...also in relation to this (i.e. is the battery a P/S component), is it safe to use the MBP on power supply alone (i.e. with battery removed altogether)? ...apart from the obvious risks of mains supply fluctuations, failures, spikes, brownouts, etc., and/or the power plug physically disconnecting from the laptop or wall socket.

    Thanks

    Xain



    Hi Folks,
    I'll get straight to the point: Is there any harm in using a Mac Laptop with the power chord plugged in a lot of the time?

    I've just got a MacBook Pro, and I use it a lot of the time near a plower plug, so I naturally plug it in to stop the battery level from dropping and accelerating the natural life of the battery. When the light turns green, does the power stop going to the battary or what exactly happens?

    Any opinions?

    Cheers,
    Steve.
     
  18. Xain macrumors newbie

    Joined:
    Jun 18, 2006
    #18
    ...as with Steve, I would also like to know what happens when the power plug indicator turns green ...does the power supply circuit still use the battery as a filter capacitor or regulator component?

    ...also in relation to this (i.e. is the battery a P/S component), is it safe to use the MBP on power supply alone (i.e. with battery removed altogether)? ...apart from the obvious risks of mains supply fluctuations, failures, spikes, brownouts, etc., and/or the power plug physically disconnecting from the laptop or wall socket.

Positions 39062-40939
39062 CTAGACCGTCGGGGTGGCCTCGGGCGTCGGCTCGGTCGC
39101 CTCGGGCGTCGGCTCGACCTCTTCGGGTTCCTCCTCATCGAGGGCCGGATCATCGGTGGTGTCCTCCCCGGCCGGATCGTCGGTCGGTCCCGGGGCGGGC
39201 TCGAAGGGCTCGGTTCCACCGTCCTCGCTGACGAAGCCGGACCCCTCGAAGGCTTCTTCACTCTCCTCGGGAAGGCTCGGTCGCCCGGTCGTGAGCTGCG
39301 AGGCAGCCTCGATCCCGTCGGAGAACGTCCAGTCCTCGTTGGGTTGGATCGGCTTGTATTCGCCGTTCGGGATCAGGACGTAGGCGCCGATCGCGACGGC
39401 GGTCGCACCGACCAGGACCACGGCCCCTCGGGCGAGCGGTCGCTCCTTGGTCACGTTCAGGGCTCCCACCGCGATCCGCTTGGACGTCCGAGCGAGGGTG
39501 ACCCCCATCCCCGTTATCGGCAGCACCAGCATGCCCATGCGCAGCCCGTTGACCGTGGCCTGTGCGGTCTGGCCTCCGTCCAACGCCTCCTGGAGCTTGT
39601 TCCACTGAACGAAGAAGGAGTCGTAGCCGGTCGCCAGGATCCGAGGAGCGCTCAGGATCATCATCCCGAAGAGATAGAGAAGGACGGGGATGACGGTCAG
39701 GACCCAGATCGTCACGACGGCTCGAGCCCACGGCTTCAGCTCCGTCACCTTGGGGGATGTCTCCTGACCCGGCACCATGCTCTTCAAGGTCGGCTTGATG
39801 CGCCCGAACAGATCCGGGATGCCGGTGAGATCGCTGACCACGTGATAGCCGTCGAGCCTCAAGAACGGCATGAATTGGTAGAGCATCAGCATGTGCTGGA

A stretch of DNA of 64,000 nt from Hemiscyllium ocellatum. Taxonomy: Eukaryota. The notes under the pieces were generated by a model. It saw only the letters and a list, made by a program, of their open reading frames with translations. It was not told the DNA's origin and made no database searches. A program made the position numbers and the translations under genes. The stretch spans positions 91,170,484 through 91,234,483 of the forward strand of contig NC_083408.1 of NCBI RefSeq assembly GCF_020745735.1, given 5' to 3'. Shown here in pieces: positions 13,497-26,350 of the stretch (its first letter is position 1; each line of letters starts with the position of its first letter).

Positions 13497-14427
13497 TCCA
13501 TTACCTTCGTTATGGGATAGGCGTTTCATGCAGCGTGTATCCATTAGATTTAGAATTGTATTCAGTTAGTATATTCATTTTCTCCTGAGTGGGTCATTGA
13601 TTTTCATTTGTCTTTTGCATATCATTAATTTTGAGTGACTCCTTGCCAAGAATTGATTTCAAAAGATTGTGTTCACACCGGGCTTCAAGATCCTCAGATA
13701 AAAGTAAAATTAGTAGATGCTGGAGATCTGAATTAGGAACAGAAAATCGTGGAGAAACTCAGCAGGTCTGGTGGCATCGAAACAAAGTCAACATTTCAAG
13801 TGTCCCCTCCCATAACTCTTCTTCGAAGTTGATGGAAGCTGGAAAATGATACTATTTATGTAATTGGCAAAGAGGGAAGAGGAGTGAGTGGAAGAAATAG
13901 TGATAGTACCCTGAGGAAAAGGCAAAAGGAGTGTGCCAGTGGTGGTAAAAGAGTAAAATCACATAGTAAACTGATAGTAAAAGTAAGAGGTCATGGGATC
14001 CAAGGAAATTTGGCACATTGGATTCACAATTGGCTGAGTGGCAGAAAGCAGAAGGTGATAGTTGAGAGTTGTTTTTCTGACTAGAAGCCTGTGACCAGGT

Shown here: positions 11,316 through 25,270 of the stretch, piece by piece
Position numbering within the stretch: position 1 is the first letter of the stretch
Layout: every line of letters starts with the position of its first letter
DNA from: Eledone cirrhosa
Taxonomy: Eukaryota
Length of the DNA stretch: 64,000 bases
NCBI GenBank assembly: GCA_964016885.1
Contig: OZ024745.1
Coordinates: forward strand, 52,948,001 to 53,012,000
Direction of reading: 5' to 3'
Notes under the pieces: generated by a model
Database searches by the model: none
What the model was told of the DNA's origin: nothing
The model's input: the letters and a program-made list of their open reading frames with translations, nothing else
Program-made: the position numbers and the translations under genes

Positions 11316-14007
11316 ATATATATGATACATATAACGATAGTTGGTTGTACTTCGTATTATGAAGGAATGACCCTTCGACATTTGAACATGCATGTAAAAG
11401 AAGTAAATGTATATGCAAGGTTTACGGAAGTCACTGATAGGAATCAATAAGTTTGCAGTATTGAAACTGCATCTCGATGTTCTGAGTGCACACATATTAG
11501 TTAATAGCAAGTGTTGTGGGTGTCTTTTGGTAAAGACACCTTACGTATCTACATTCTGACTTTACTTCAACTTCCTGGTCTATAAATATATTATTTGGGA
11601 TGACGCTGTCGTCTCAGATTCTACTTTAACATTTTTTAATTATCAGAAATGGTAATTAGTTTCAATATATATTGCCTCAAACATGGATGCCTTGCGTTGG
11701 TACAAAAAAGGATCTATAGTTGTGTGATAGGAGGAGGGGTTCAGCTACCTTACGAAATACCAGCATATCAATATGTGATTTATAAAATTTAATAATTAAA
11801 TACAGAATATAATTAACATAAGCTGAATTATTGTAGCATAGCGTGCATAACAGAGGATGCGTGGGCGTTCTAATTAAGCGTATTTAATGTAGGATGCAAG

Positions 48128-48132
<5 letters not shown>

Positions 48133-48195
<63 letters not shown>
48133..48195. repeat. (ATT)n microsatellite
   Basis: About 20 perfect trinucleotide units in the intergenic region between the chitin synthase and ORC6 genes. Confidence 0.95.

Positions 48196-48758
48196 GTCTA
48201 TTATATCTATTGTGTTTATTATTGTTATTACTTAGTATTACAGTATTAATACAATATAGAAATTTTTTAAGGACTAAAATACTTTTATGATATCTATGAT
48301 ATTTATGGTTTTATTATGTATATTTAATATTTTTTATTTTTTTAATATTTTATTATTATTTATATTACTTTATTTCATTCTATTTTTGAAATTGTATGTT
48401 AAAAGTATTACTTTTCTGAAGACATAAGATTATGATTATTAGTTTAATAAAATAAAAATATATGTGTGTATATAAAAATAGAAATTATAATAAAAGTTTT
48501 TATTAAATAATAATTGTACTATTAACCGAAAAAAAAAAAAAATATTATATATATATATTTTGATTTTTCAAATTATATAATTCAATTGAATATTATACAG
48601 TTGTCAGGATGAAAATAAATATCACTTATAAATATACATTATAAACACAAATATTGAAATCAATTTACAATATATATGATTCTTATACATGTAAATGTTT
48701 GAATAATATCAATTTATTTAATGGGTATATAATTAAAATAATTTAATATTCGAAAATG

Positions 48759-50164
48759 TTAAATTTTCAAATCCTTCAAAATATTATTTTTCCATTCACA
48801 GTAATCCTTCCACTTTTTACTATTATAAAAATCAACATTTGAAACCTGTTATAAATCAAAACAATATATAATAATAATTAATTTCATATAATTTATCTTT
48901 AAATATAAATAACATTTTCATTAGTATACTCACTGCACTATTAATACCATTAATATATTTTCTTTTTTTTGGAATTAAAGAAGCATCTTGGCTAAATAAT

Thanks

    Xain



    Hi Folks,
    I'll get straight to the point: Is there any harm in using a Mac Laptop with the power chord plugged in a lot of the time?

    I've just got a MacBook Pro, and I use it a lot of the time near a plower plug, so I naturally plug it in to stop the battery level from dropping and accelerating the natural life of the battery. When the light turns green, does the power stop going to the battary or what exactly happens?

    Any opinions?

    Cheers,
    Steve.
     
  19. Xain macrumors newbie

    Joined:
    Jun 18, 2006
    #19
    apologies

    ...sorry about that, just my bloody server not responding :mad:
     
  20. mrichmon macrumors 6502a

    Joined:
    Jun 17, 2003
    #20
    When the indicator turns green the battery has switched to "trickle charge". This means that a reduced current is passed to the battery to simply maintain the battery charge at maximum.

    No, this is not safe. With previous Apple laptops (eg Powerbooks, iBooks and earlier) it was possible to run them safely on mains power with the battery removed. With the MacBook and MacBook Pro machines when the battery is removed the CPU goes into a state that Intel has warned may damage your CPU. Further information: http://www.increw.com/the_news/latest_news/dont_run_your_macbook_without_batteries.html
     
  21. Xain macrumors newbie

    Joined:
    Jun 18, 2006
    #21
    apologies MKII

    ...I jumped the gun and assumed the LATEST post was at the top, so it seems that, at least in part, my questions have been answered. Now I know, it won't happen again (either FU)!! :(
     
  22. Xain macrumors newbie

    Joined:
    Jun 18, 2006